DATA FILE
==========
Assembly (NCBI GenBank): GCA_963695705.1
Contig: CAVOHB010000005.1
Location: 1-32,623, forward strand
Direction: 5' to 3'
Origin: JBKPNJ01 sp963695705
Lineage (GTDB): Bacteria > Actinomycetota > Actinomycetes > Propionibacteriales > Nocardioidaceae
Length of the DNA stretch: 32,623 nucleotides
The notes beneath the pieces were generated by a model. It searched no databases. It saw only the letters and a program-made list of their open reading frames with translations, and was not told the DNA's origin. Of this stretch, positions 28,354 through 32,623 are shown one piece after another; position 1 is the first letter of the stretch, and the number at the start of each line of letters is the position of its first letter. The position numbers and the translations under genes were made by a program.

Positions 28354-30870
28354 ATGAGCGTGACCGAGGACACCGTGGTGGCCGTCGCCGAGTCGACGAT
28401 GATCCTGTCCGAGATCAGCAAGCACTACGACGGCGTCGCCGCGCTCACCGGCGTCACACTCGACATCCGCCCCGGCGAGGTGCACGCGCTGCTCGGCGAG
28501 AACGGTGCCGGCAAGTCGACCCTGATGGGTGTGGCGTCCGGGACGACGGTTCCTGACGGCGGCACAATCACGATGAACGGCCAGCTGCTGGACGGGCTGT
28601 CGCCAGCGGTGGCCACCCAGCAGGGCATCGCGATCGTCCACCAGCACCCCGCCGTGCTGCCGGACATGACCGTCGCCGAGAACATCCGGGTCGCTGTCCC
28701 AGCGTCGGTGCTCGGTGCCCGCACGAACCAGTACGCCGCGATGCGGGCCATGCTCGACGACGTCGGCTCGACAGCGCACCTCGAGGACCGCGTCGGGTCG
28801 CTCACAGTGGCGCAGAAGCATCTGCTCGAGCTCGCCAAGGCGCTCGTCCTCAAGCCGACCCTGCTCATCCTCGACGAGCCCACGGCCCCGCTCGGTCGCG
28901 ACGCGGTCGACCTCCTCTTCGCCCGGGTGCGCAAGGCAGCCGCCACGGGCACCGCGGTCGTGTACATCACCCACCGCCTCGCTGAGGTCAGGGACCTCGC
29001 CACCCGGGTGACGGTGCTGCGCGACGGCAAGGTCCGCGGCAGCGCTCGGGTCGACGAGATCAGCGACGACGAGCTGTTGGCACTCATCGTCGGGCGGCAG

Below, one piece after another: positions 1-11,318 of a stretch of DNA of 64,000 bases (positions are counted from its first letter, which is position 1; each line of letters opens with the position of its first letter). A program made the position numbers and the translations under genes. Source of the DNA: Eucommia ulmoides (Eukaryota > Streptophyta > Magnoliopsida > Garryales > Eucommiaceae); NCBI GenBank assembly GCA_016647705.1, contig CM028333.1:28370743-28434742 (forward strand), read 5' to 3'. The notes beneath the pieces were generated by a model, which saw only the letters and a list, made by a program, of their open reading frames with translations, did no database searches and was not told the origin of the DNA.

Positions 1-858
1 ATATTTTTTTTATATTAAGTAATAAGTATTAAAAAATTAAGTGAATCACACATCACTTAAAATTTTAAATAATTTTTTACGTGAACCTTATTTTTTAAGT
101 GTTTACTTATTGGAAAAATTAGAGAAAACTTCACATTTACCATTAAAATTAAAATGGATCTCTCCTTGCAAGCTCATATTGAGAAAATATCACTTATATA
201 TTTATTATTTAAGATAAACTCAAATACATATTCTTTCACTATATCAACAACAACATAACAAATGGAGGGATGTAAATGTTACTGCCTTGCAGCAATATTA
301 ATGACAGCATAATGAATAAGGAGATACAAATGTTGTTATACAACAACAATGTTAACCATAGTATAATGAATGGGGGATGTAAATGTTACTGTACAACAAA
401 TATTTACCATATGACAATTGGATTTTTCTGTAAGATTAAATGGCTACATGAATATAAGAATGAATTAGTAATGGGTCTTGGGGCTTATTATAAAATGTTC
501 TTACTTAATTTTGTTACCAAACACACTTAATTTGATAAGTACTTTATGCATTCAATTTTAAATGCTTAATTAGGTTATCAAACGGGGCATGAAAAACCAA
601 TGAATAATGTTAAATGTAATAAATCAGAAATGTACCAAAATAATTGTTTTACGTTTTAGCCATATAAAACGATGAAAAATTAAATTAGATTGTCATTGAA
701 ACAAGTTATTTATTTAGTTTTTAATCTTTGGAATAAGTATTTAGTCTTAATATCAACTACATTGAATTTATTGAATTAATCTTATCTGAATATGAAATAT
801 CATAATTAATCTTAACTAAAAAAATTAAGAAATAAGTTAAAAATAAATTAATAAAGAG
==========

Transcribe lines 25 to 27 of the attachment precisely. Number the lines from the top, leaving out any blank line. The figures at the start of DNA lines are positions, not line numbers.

501 TTACTTAATTTTGTTACCAAACACACTTAATTTGATAAGTACTTTATGCATTCAATTTTAAATGCTTAATTAGGTTATCAAACGGGGCATGAAAAACCAA
601 TGAATAATGTTAAATGTAATAAATCAGAAATGTACCAAAATAATTGTTTTACGTTTTAGCCATATAAAACGATGAAAAATTAAATTAGATTGTCATTGAA
701 ACAAGTTATTTATTTAGTTTTTAATCTTTGGAATAAGTATTTAGTCTTAATATCAACTACATTGAATTTATTGAATTAATCTTATCTGAATATGAAATAT